Skip to main content

Politics Most Canadians oppose firings based on Quebec’s secular charter: poll

Demonstrator Meriem Ghanem affixes a Canadian flag to her sign at the start of a protest against Quebec’s proposed secular charter in downtown Montreal on Sept. 29, 2013.

CHRISTINNE MUSCHI/The Globe and Mail

Nearly three out of four Canadians oppose the idea that government employees should be fired as a result of Quebec's proposed Charter of Values, according to a poll released Tuesday.

The CTV-Ipsos Reid poll, surveying more than 1,000 people online across the country, found that 72 per cent of Canadians disagreed that "public servants like teachers, health-care workers and others should be fired from their jobs if they insist on wearing religious symbols and clothing at work," and 28 per cent were in agreement.

Support was highest in Quebec, where the proposed ban would be in effect, with 38 per cent agreeing workers should be fired. Still, 62 per cent disagreed.

Story continues below advertisement

"I think it's a question that the [Parti Québécois] hasn't fully laid out for anybody," John Wright, senior vice-president at Ipsos Reid, said. "What is the consequence of a public servant defying the charter?"

He said Quebec's governing party should clarify whether workers who breach the charter rules would be fired, fined, ticketed or charged with an offence.

"It kind of puts it in perspective that the Charter of Values has been a conceptual debate," Mr. Wright said. "But the rubber has to hit the road at some point."

Outside of Quebec, support for firing employees remained the same – at about 28 per cent – in all provinces except British Columbia and Atlantic Canada, where only 22 per cent and 16 per cent agreed, respectively.

Foreign-born Canadians were more likely to agree that public servants should lose their jobs for wearing religious symbols. About 35 per cent agreed, seven points higher than the national average.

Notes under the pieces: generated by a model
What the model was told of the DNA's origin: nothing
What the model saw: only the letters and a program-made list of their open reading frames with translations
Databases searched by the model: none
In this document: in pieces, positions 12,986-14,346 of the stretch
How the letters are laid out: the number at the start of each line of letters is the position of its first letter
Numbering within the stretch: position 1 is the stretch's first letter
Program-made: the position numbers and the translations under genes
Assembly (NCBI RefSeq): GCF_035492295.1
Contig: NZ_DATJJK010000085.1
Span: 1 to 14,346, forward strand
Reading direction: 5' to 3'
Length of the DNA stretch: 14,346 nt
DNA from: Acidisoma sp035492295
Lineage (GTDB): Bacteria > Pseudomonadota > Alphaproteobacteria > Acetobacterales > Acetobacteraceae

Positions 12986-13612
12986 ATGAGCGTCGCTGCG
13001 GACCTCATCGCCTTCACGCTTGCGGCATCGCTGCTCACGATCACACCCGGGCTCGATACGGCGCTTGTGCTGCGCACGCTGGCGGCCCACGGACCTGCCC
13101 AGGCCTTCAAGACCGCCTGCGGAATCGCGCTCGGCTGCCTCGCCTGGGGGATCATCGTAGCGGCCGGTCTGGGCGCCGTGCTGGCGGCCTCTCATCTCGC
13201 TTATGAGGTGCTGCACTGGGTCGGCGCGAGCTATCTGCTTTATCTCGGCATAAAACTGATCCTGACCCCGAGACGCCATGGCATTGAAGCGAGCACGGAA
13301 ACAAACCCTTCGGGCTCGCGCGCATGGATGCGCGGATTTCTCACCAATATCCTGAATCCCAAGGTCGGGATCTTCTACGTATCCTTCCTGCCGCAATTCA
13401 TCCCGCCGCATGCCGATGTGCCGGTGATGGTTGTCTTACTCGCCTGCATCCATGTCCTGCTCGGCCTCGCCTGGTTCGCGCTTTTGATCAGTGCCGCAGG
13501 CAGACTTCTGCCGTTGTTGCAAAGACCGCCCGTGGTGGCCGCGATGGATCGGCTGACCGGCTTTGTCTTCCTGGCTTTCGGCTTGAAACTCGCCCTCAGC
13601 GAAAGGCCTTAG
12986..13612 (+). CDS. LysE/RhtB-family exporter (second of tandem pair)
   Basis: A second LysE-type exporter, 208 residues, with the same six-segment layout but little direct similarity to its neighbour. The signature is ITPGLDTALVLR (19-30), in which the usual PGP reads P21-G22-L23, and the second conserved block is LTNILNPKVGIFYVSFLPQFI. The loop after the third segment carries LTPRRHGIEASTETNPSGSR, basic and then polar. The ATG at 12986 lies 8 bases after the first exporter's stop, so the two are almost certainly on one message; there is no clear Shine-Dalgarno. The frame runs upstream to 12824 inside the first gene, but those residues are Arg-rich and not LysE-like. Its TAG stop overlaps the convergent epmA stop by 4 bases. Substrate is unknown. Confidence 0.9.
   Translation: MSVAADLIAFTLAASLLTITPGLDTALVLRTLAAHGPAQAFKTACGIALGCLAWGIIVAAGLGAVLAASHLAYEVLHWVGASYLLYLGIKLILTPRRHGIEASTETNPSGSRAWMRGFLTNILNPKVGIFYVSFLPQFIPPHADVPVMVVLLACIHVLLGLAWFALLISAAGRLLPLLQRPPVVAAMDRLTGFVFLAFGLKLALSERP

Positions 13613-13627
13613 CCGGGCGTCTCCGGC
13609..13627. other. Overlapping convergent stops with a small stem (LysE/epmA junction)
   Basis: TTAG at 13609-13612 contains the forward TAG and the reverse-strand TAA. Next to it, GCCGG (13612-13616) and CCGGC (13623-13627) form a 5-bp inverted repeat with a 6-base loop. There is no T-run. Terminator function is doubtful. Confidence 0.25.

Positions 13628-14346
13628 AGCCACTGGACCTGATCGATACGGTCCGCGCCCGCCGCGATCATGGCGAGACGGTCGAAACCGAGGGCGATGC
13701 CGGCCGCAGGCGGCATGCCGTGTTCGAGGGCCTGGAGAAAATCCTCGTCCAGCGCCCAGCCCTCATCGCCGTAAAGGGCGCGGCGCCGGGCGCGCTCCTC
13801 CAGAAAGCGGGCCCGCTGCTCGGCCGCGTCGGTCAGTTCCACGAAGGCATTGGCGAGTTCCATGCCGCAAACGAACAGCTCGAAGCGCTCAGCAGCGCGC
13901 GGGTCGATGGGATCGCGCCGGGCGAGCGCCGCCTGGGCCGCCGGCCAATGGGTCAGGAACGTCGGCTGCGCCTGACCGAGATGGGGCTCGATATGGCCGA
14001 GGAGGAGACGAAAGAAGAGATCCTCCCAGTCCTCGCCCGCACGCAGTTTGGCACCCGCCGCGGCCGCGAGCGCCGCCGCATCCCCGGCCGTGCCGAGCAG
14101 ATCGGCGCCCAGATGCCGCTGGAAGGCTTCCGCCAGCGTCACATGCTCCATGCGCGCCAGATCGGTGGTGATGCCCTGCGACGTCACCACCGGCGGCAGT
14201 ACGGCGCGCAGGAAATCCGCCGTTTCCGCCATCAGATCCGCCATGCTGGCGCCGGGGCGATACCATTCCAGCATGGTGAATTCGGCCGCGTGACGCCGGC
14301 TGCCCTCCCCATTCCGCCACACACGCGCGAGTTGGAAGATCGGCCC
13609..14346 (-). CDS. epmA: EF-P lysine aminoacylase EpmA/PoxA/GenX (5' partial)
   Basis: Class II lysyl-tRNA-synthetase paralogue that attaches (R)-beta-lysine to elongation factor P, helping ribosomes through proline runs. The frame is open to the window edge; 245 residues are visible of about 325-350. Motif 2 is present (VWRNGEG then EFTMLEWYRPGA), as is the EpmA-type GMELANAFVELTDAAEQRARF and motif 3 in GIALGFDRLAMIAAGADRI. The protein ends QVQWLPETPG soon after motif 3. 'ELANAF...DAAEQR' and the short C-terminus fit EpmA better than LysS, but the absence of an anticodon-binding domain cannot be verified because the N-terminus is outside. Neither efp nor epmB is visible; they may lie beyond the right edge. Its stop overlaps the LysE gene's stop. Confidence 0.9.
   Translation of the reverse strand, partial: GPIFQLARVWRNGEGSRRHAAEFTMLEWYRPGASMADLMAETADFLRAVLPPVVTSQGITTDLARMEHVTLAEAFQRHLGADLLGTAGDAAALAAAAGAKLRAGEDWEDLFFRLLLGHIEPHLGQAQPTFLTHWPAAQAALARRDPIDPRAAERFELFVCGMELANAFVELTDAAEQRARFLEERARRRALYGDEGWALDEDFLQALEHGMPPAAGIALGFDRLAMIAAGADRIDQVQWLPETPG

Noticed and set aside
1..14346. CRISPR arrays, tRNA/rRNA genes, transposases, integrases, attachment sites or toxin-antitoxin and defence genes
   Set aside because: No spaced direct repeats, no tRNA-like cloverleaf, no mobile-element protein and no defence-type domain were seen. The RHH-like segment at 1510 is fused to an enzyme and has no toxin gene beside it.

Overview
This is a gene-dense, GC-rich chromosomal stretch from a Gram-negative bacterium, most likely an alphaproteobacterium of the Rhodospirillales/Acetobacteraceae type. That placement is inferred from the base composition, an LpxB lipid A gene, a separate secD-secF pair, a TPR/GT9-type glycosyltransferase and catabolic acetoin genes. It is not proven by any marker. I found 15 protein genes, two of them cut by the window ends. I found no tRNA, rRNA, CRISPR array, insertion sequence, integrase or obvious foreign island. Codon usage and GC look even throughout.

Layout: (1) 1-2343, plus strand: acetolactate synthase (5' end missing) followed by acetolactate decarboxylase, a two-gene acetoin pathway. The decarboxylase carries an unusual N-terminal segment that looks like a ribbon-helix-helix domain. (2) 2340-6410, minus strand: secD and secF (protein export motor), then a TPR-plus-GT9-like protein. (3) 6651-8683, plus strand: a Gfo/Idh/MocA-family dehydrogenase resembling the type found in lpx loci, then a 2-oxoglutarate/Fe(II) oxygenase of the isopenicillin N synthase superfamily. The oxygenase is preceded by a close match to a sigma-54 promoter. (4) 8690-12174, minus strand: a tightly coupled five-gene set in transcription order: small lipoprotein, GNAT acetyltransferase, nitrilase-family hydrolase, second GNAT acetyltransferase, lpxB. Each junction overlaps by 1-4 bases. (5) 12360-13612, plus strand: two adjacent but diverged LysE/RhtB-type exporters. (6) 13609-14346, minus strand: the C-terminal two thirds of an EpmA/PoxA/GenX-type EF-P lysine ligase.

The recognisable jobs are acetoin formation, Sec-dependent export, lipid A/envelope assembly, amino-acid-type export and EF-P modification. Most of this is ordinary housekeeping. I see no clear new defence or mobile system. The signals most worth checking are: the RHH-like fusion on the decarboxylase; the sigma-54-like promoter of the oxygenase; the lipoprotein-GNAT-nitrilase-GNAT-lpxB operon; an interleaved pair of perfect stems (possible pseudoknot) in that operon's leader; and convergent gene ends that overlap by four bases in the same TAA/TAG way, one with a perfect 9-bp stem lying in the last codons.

A larger percentage of men also agreed that public-sector workers should be let go for defying the charter. While only 22 per cent of women agreed, the number was at 35 per cent for men.

The online survey has a credibility interval of plus or minus 3.5 percentage points nationally. The credibility interval for Quebec is 6.0.

Story continues below advertisement

Mr. Wright said the poll results show that, though it may be favoured by some in theory, the Charter of Values has little support when it comes down to actual consequences.

"You don't even really have a strong conviction among those in Quebec that this should be the case," he said, pointing out that among supporters in Quebec, only 13 per cent were "strongly" in favour of firing. "I think that it's a soft agreement."

Report an error Editorial code of conduct
Due to technical reasons, we have temporarily removed commenting from our articles. We hope to have this fixed soon. Thank you for your patience. If you are looking to give feedback on our new site, please send it along to feedback@globeandmail.com. If you want to write a letter to the editor, please forward to letters@globeandmail.com.

Welcome to The Globe and Mail’s comment community. This is a space where subscribers can engage with each other and Globe staff. Non-subscribers can read and sort comments but will not be able to engage with them in any way. Click here to subscribe.

If you would like to write a letter to the editor, please forward it to letters@globeandmail.com. Readers can also interact with The Globe on Facebook and Twitter .

Welcome to The Globe and Mail’s comment community. This is a space where subscribers can engage with each other and Globe staff. Non-subscribers can read and sort comments but will not be able to engage with them in any way. Click here to subscribe.

If you would like to write a letter to the editor, please forward it to letters@globeandmail.com. Readers can also interact with The Globe on Facebook and Twitter .

Discussion loading ...

Cannabis pro newsletter